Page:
5 Ways To Use A Site Survey To Your Advantage

Updated: Nov 4

We have heard more times than we can count, "I thought I could keep my existing equipment," or "Why do I have to replace my HVAC?"


Many tenants go into a tenant space, look at face value of the space, and sign a lease. Then as the design starts to develop, they learn more about their building systems and oftentimes blow their budget.


Getting a site survey by an engineering firm early on in the process is a key piece of your due diligence. Here are 5 things the survey will answer that are critical for tenants to know:


1. Do I have enough power?

You need to know if your electrical power equipment needs to be gutted completely or if anything is salvageable.

  • If the space you are looking at is less than 10 years since major renovation and has the same use as your business, chances are the building services will be adequate for your space. But if you want to put a restaurant in a previous office space, you are more likely to need service upgrades.

  • The team in the field typically evaluates your service based on the nameplate ratings listed. This tells most of the story and helps quickly read how likely a complete overhaul will be required. Some services require more investigation (demand study of existing connected loads, opening panels to evaluate conductors, etc.), but the nameplates usually get you most of the information an engineer needs to estimate the suitability of existing equipment for your intended use.

2. Can I reuse the existing HVAC system and/or ductwork?

Mechanical Diffusers

  • One of the key questions here is what was the previous use of the building? The different building uses require different ventilation, heating, cooling, and exhaust designs.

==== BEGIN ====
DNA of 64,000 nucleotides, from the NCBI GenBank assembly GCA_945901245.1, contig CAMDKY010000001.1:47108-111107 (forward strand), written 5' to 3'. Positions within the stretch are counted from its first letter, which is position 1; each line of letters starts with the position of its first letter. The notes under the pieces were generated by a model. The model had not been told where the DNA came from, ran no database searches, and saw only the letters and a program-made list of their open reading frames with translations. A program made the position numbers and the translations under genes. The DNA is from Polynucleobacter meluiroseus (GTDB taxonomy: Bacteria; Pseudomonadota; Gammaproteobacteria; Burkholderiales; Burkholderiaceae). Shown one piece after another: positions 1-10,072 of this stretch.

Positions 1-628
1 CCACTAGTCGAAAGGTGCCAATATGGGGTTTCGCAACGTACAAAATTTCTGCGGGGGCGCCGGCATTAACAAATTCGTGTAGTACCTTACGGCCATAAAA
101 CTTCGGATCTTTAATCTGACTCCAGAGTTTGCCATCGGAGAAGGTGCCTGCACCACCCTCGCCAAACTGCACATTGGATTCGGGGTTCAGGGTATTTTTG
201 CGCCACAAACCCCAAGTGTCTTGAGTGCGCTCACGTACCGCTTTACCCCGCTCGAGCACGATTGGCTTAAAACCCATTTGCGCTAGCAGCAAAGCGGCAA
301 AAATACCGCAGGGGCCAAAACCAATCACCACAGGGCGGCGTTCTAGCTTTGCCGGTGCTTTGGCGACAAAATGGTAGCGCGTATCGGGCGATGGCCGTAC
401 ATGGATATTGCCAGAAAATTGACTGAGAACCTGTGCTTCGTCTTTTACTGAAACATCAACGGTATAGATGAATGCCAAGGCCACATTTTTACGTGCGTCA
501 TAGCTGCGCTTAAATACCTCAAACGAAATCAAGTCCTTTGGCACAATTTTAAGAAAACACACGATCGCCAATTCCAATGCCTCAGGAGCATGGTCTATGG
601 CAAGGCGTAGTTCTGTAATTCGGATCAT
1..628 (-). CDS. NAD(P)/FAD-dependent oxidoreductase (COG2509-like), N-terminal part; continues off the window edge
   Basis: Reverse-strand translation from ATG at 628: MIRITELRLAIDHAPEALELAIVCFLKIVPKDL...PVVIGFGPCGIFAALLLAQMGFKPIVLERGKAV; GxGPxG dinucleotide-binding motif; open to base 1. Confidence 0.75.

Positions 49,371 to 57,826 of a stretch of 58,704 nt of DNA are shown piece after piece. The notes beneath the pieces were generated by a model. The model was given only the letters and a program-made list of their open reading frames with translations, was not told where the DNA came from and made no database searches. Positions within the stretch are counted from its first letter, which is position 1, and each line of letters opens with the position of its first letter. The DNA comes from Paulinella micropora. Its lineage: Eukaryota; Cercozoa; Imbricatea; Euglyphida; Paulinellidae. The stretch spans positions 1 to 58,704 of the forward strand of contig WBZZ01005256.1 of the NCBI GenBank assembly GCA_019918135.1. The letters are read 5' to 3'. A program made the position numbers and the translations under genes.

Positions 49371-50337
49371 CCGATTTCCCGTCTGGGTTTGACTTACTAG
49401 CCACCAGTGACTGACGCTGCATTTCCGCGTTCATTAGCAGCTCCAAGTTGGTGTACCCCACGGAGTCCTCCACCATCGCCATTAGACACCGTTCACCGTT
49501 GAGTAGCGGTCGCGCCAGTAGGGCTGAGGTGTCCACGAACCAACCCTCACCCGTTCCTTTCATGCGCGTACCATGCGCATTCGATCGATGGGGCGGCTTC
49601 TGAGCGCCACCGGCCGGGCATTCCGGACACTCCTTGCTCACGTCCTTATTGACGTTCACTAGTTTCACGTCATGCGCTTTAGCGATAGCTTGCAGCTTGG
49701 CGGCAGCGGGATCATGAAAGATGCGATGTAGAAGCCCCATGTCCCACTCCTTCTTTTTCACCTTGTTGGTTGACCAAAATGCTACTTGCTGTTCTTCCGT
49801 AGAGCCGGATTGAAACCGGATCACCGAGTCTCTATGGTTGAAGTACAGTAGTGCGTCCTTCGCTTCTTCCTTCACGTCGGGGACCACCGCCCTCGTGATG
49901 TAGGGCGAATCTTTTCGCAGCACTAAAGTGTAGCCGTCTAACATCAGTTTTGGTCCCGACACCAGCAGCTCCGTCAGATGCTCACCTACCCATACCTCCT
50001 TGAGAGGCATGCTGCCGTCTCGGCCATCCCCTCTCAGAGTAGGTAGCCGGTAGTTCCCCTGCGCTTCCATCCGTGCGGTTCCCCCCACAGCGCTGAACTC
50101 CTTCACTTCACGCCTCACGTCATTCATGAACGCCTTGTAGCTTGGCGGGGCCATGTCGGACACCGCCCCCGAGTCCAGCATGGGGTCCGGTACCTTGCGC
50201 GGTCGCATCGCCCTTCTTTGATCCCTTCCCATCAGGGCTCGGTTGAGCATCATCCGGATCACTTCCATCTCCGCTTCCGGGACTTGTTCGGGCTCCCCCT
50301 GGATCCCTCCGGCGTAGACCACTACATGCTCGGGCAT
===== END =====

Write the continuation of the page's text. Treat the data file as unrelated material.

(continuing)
• Are you adding a gym? Or classrooms? Or large conference rooms? Is new commercial kitchen ventilation equipment going in? All of those are the kinds of uses that add major ventilation loads into space. The differences in ventilation load requirements can often double the total tonnage requirements.

  • The engineer may also evaluate building envelop at a high level to assess if there may be major contributing load factors due to improperly insulated (or not insulated) areas of the building. This is not always readily observable but is important information. A large single-story building with little to no roof insulation could add hundreds of thousands to your HVAC budget. (note: the energy code generally requires insulation, but there are some exemptions for historic buildings as well as smaller renovations depending on your jurisdiction).

  • An engineering survey can provide you with initial assumptions on the condition of existing equipment and likely hood that it can be kept. (Learn more here about comfort and your HVAC budget.)

3. Will my water meter be adequate?


Gas Meter

  • Water meters can be one of the most surprising $25k bills you experience in a construction project.

  • Spoiler Alert: If you have a 5/8" or 3/4" meter, plan on a fairly expensive water meter upgrade.

  • Senior Plumbing Designer, Phil Brock, has written an in-depth post on the things that go into this decision.